Don’t be a Debby Downer, please Ian!! America’s best days are yet to come!! Just ask Nancy Pelosi, Donald Trump or our other great leaders. We can make Reality out of nothing but smoke, soap bubbles & mirrors. Nobody can beat us!!

    If more details are needed, for the low, low fee of $50 per page I can share more proof that the American Century will last a Millenium Plus with any & all doubters!! You will believe! Once we send the $61 billion Ukraine will smash that monster Vlad Putin, Politico just proved it–“The West’s failure to send weapons to Kyiv is helping Putin win his war.”

    Tony Soprano was an exceptional American & his quick & happy departure from life was accompanied with an inspirational song, “Don’t Stop Believing”. That is what we are all here to learn!!

  12. Joe

    Here in the states the ambitious have been sucked into the military and Wall Street for at least thirty years. The fools went into education, social services and the arts. Some of them will even get a small pension eventually. A lot of rural non academic kids are employed by the prison industry. This is only natural as it is the major employer in so many rural counties. Vets for the most part seem to get disability money and decide what to do with their days. Immigrants do most of the dirty work like construction and food service labor. The tech industry and the medical industry still do research here and provide some good jobs for those that achieved in the sciences. The new Bay bridges big bits were brought to San Francisco across the pacific from China it was 2 years behind schedule and the budget doubled in the time it took to build it. My buddy worked on it and was taken off the job for pointing this out to the governor.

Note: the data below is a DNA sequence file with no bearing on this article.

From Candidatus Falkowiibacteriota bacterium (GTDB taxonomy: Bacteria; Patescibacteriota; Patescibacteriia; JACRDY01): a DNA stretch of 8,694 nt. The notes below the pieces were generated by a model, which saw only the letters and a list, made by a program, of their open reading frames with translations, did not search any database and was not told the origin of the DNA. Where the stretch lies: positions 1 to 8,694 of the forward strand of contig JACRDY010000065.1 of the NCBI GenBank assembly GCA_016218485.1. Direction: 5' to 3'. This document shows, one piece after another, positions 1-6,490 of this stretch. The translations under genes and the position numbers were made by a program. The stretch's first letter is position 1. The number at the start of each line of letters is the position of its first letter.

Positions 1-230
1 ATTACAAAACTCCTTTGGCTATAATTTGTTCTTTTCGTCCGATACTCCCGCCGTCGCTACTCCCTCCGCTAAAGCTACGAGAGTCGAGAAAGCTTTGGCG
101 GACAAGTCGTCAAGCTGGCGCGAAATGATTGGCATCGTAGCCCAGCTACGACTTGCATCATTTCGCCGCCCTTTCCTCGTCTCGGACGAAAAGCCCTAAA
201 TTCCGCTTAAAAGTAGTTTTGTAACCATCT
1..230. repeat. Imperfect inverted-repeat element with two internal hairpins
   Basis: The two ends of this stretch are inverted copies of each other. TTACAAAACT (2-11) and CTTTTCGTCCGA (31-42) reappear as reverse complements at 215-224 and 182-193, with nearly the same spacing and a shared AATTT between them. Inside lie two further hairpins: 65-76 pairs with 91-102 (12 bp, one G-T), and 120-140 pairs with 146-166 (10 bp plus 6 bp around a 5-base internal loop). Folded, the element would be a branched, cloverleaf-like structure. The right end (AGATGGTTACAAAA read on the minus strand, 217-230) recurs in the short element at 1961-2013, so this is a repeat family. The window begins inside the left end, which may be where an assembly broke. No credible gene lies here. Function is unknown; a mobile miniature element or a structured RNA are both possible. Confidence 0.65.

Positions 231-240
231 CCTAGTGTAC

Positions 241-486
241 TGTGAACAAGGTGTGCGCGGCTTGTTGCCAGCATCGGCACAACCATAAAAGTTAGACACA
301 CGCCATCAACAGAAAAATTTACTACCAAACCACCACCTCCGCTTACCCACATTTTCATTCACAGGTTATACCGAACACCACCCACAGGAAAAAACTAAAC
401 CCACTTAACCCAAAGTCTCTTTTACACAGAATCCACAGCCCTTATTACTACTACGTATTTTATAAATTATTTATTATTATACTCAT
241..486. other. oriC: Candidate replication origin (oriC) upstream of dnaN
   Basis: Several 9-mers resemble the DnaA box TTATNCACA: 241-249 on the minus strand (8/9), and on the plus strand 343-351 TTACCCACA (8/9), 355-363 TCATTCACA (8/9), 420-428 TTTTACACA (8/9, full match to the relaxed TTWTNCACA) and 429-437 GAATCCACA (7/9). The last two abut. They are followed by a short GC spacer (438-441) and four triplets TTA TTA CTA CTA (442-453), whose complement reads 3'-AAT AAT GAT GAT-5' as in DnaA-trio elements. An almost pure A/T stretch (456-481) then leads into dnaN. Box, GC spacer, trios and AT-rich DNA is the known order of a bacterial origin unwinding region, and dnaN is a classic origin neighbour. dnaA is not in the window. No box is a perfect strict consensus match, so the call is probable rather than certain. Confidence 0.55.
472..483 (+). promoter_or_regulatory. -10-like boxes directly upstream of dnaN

13. Willy

    If you can’t build a bridge that max-profits the plutocracy, then what’s the flippin point? Better yet, make sure it’s a bridge to nowhere. So we can build another one.

    We might wanna be careful. All this talk of stuff being done right in other countries might be enough to make an American plutocrat wanna smash out the Centennial Light Bulb.

  14. Carborundum

    It is not that the US (or Canada) lack the means to build this type of infrastructure in short periods of time. What they/we lack is the will to do so.